This is a go classics problem. I would like you to think about it a little. Then we will go through the variants, not just the correct one, because it is important to know what to do if your opponent makes a mistake, right? When you are ready, scroll down.
As you can see, White has only one eye here. on the other hand, Black must not play like this:
Black 18 at 11.
The correct way to play for White:
This is the correct move. How can Black respond? - in case he thinks he can kill White of course...
Obviously, this is not the best way. White connects underneath and escapes.
Yes. This is the only way. But what now? The position is identic for both players, Black has the advantage of a move and White is faced to the corner. But wait! Black has to respond here. His stones (the cut out ones) are also in danger!
It is important for White now not to get dragged in the capture - the marked stones should be his target, not the two ones. If he decides to continue the capture of the two stones, he will lose liberties and will be captured himself.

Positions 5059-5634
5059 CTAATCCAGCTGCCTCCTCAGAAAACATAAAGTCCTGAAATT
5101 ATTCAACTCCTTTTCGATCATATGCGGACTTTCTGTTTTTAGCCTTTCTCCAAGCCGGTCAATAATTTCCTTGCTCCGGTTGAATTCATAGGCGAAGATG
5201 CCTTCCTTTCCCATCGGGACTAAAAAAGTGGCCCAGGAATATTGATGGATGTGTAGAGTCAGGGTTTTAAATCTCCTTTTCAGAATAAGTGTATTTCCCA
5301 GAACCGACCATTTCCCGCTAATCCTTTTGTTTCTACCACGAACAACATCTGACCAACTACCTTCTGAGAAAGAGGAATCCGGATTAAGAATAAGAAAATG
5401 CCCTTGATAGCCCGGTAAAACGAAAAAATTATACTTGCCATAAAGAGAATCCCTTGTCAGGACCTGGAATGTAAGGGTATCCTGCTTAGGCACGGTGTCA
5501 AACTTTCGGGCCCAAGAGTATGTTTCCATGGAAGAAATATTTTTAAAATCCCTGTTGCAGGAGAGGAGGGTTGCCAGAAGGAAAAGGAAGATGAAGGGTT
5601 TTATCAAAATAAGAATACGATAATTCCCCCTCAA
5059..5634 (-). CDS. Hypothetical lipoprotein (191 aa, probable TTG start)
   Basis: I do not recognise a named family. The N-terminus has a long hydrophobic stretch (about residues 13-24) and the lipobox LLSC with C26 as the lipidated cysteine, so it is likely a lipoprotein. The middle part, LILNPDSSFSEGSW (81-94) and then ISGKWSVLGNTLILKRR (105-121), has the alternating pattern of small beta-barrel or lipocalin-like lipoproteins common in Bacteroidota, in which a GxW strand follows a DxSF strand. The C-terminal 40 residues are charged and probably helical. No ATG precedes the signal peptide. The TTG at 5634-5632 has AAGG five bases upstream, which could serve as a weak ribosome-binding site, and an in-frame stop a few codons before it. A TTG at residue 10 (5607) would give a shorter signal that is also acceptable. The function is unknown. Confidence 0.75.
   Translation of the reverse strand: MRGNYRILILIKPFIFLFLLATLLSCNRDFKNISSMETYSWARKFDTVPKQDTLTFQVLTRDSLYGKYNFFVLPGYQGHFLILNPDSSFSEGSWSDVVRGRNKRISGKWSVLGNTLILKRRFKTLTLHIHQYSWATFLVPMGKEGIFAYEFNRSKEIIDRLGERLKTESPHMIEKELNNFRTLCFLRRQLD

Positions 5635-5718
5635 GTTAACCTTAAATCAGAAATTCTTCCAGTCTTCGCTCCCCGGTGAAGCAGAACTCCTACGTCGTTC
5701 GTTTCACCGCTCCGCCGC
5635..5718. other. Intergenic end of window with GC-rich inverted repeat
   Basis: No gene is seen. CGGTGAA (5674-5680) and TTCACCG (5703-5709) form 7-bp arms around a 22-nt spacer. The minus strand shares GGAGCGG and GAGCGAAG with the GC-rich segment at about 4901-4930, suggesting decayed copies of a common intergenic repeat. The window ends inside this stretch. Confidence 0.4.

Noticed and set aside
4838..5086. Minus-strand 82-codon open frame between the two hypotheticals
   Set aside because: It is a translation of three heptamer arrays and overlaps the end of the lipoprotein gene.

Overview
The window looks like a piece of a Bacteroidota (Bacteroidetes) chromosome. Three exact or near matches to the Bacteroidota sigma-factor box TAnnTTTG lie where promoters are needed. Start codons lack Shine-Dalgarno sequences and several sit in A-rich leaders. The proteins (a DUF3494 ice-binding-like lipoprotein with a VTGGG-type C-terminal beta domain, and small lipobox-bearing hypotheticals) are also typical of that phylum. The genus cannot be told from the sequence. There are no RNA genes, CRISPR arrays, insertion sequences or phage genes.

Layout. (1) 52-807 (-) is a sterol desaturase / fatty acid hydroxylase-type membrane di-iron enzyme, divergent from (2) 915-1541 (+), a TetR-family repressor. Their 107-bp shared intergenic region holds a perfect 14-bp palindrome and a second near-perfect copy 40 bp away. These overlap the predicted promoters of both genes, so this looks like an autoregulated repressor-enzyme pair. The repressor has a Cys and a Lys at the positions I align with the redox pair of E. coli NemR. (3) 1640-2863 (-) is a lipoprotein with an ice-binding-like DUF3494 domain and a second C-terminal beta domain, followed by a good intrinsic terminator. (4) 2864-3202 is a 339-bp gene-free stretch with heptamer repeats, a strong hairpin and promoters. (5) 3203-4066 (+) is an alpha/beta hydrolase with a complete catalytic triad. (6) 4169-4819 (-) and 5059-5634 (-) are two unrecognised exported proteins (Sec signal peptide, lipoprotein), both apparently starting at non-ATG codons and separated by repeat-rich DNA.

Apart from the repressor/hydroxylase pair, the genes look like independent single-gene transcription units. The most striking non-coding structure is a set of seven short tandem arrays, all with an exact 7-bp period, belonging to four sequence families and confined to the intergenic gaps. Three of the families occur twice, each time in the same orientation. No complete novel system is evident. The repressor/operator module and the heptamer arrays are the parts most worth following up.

The move at 6 is very important. White cannot live in the corner. If Black plays a bit more differently, the sequence results as shown below:
And Black is captured. Nevertheless, this is not the solution, as Black has a good move at 6 in the diagram above. Let's see another possibility:
White 1 aims at the three marked stones and threatens to make two eyes after playing at X and then 2. Black then prevents White from doing that. Shall White start the capture now?
As you can see, Black can escape here. White has to do something about the two marked stones. Fortunately, there is a good stone to use as a forcing move support:
The rest should be obvious to anyone playing go more than a month.
Black 4 at the marked stone.